Gator Monroe
12-01-2007, 10:09 AM
Of course not.

What I'm really trying to say is that until we have shall-issue firearm carry laws (or better), the Katrina bill is easily side-stepped in this state. The Katrina bill is obviously a great first step, but it's meaningless without real firearm law reforms here in CA.

If Heller goes well, we can begin moving in the right direction. Let's just hope that the next big earthquake holds off until things in this state can be vastly improved.

BTW, I'm acutely aware that what I'm saying really only affects the 70% or so of CA's population that lives in counties where concealed and open carry is denied to normal people. But then, I think the people who live in the rural counties don't actually live in the same state as I do. I'd like to go live in that California someday.
Look at Shasta County (Google) It's like another state and come up for a look (89% White 72% Republican ,no Gangs,No Grafitti ... Doug LaMalfa is our State Assemblyman !

bulgron
12-01-2007, 10:45 AM
Look at Shasta County (Google) It's like another state and come up for a look (89% White 72% Republican ,no Gangs,No Grafitti ... Doug LaMalfa is our State Assemblyman !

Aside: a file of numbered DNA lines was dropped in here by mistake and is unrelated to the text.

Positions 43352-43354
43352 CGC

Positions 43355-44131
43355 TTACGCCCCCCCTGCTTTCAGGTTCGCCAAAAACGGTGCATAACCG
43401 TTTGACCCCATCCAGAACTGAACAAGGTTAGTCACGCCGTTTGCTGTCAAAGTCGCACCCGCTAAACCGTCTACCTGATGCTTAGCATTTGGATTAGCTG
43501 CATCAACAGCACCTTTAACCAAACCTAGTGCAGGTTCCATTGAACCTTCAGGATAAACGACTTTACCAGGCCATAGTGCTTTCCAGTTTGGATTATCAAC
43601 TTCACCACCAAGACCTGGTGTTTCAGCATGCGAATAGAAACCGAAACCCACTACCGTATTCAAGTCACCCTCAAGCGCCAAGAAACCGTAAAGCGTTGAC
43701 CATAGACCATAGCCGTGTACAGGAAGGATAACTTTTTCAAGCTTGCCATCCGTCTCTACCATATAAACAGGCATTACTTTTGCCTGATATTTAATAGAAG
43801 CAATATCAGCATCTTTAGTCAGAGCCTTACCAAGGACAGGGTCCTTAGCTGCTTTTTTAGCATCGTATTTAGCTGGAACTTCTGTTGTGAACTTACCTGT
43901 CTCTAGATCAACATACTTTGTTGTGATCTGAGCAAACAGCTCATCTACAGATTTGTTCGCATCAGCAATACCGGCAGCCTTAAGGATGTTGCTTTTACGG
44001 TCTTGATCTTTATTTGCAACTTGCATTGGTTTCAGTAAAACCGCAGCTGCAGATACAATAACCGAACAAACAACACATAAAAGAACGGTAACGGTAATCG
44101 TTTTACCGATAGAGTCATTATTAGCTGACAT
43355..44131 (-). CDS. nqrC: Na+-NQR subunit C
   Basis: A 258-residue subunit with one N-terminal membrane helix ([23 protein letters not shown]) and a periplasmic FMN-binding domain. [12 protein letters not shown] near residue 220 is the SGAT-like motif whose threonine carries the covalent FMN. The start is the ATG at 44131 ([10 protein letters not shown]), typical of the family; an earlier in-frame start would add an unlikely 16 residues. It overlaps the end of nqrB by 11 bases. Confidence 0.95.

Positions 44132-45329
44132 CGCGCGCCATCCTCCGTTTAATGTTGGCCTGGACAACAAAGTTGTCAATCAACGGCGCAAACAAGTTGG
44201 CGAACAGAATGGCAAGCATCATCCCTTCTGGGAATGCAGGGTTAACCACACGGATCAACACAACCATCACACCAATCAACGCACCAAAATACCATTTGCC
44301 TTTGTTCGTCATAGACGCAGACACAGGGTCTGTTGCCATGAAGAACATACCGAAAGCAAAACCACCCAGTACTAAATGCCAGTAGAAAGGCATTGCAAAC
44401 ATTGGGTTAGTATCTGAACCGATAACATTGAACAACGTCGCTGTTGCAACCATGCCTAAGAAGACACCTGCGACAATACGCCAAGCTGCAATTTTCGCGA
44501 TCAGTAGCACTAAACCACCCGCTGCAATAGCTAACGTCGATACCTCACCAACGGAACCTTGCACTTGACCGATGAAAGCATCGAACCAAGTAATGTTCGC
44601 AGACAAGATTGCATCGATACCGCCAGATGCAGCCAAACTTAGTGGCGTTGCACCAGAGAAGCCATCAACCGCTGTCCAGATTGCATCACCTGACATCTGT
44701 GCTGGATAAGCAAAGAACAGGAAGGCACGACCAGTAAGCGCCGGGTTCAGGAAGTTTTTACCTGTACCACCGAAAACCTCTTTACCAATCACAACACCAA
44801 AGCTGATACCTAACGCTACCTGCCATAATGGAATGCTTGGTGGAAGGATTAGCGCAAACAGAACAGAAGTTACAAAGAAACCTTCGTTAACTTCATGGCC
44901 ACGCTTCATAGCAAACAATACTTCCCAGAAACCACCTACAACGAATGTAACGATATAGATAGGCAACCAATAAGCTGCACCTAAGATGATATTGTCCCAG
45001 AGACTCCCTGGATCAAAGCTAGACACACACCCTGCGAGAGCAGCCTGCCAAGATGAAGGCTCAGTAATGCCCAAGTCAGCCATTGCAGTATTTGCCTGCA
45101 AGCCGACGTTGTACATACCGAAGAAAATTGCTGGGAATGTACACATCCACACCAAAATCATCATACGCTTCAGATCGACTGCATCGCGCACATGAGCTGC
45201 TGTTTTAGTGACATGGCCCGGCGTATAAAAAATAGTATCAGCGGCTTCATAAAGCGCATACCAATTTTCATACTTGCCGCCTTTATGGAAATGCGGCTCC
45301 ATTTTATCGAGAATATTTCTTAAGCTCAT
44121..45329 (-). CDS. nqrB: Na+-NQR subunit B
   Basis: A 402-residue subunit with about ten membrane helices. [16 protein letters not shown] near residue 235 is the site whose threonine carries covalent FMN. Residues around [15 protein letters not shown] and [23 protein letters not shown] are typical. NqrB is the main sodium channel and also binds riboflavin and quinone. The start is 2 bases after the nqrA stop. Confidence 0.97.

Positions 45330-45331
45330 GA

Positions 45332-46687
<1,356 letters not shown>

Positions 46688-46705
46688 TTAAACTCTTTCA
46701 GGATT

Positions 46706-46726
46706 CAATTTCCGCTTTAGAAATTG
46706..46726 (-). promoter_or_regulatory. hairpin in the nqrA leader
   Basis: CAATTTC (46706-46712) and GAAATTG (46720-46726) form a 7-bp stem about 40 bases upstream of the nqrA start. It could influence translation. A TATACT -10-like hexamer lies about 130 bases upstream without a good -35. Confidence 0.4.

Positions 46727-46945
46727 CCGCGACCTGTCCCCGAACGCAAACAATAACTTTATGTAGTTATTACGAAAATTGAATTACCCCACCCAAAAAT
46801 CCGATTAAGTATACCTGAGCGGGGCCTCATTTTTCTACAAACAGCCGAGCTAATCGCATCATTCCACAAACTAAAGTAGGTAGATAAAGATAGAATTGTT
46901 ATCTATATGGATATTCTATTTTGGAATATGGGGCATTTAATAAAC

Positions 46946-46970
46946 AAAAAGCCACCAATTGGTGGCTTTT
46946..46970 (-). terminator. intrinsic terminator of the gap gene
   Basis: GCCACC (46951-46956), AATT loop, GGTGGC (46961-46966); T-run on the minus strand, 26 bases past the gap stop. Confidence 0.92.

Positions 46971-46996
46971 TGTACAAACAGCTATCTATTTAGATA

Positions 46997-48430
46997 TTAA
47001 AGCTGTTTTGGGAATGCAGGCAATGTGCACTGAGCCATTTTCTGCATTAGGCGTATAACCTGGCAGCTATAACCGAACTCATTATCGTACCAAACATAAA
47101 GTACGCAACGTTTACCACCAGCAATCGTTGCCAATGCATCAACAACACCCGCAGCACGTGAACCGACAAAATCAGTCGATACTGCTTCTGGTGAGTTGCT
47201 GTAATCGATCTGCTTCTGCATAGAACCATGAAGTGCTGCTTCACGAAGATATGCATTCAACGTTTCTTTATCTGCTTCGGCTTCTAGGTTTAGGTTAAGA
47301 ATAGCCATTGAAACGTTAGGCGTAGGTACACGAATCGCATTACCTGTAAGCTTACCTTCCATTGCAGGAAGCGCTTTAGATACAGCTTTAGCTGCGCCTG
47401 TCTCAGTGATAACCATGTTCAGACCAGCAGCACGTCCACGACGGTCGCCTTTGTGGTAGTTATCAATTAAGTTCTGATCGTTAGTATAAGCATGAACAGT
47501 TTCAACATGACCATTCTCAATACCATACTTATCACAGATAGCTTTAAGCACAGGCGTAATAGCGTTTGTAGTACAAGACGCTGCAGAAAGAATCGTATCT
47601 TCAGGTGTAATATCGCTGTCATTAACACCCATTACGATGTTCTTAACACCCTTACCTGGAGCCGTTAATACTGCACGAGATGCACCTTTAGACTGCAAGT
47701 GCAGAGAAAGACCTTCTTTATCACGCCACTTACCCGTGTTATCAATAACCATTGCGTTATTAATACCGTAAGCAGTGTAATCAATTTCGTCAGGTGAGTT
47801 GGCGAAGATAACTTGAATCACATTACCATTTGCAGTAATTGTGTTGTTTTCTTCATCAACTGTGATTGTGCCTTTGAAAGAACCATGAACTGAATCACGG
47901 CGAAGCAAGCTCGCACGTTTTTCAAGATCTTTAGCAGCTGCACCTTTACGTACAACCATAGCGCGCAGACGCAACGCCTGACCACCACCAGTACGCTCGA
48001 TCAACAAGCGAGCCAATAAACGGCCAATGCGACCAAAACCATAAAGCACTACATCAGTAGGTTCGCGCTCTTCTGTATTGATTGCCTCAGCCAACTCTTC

:)

Thanks, I'll do that.

FortCourageArmory
12-01-2007, 2:25 PM
Look at Shasta County (Google) It's like another state and come up for a look (89% White 72% Republican ,no Gangs,No Grafitti ... Doug LaMalfa is our State Assemblyman !

And huge populations of Bigfoots!!! :p:D

mikehaas
12-02-2007, 8:54 AM
http://calnra.com/legs.shtml?year=2007&summary=ab1645

Mike

bwiese
12-02-2007, 9:06 AM
Look at Shasta County (Google) It's like another state and come up for a look (89% White 72% Republican ,no Gangs,No Grafitti ... Doug LaMalfa is our State Assemblyman !

Gator,

Doug LaMalfa is good, but Shasta & Norcal areas have their own problems.

Employment is limited and, and area is full of methheads. When I drive thru, I can play "spot the methhead" at many diners/restaurants - customers and wait staff.

fairfaxjim
12-02-2007, 9:12 AM
Bulgron,

Would you prefer we not have the Federal and State law?

I think making it clear that the government would have to break the law to require firearms confiscation has a lot more impact than you think it does. It's much easier for the rank and file to ignore an obviously illegal order.